• The maximum amount of BGA rotation is not limited, but exceeding a threshold will result in a score penalty.

  • Some structural members of the SAW mast (called Longerons) have restrictions on how they can be shadowed.

Longerons are the four long components of the SAW’s mast. If a longeron is shadowed for a period of time it will cool and shrink. If some longerons shrink while others do not, this may stress the longerons and weaken them. This weakening would eventually lead to the failure of the mast so this must be avoided at all cost.


SARJ = Solar Array (or Alpha) Rotary Joint (the joint between the central ISS truss and the outboard truss segments from which the solar arrays sprout)

BGA = Beta Gimbal Assembly (the joint between the array and the truss - allows the array to pivot on its long axis)

SAW = Solar Array Wing

The solar arrays may also be moved to specific positions to mitigate loads caused by docking and undocking vehicles - this is the reason for the rather odd positioning seen in the photos taken from visiting vehicles.

Here is a more technical discussion of such constraints from this paper:

Solar Array Constraints

Solar array constraints fall into the following categories: power, loading (array and SARJ are treated separately), contamination and longeron shadowing. The power availability due to any array will be the maximum if it automatically tracks the sun, but this is not always a safe mode in which to operate. If power availability drops too low, some ISS subsystems must be shut off. As described earlier, the attitude of the station needs to be changed periodically to account for various events by firing a combination of different thrusters, which in turn imposes structural loads on the solar arrays as well as the joints, especially the SARJs. Further, the thruster plumes and water dumps can cause contamination of the arrays, reducing their power generation.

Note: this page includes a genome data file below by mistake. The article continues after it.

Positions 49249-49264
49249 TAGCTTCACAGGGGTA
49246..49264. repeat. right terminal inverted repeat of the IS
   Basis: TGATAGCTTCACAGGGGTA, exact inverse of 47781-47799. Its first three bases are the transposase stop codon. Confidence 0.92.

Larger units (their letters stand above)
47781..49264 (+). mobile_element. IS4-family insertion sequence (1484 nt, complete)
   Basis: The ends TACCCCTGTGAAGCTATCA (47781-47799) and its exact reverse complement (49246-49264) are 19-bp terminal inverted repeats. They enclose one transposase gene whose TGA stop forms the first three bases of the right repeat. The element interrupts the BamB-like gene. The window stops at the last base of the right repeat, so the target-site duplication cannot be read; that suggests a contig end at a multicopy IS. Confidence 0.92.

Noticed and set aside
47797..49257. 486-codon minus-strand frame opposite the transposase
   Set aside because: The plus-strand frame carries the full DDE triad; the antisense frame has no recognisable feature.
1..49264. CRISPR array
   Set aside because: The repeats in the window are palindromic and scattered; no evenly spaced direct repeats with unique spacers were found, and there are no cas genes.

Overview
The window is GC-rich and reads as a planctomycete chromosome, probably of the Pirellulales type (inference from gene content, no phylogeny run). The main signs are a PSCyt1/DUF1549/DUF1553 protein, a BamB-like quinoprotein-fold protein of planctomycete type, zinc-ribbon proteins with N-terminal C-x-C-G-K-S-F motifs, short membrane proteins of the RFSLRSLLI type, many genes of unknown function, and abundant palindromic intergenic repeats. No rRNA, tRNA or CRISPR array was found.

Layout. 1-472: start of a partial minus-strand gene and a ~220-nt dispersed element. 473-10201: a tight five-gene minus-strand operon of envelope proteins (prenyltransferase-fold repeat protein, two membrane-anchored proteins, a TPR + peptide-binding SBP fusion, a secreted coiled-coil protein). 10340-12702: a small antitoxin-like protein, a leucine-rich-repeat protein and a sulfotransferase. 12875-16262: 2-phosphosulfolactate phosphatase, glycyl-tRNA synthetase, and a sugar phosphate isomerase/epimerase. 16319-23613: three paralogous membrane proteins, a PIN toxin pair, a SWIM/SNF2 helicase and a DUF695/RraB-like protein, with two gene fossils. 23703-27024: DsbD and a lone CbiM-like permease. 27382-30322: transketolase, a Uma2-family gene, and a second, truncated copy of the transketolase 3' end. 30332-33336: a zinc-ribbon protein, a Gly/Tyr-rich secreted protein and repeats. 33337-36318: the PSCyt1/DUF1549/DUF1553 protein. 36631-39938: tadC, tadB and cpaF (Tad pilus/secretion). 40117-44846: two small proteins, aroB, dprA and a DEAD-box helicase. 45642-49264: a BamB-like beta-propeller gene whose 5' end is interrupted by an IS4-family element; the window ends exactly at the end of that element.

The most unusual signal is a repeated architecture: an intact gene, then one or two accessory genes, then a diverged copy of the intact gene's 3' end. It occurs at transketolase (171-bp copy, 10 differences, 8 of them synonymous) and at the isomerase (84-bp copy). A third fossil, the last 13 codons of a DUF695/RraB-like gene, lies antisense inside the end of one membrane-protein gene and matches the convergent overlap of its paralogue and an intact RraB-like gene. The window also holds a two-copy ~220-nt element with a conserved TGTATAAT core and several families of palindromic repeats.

Additionally, differential shading of longerons, which are structural elements that keep the array blankets in tension, put stresses on the arrays, with the magnitude of the stresses depending on a complex set of calculations. An array’s longerons can be shadowed by its own blanket or those of a neighboring array, the amount of shadowing depending on the solar beta (the elevation of the sun relative to the orbit plane of the ISS), and the orientations of the adjacent arrays. The same factors also impact the power generation by the solar arrays; to improve power, the arrays should not be shadowed, but to keep the arrays from shadowing each other or the longerons, they are no longer in an orientation for producing maximum power.

  • 1
    $\begingroup$ This is quite a thorough answer and it will take some time to digest, thank you! I'm going to meditate on Fig. 2 of the linked Sudhakar Reddy paper, It's great when things can be distilled into plots like that! $\endgroup$
    – uhoh
    Commented Nov 27, 2017 at 3:04
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    $\begingroup$ I am speculating that the reason for the NASA coding challenge might be that the system described in the linked paper didn't work out. $\endgroup$ Commented Nov 27, 2017 at 3:10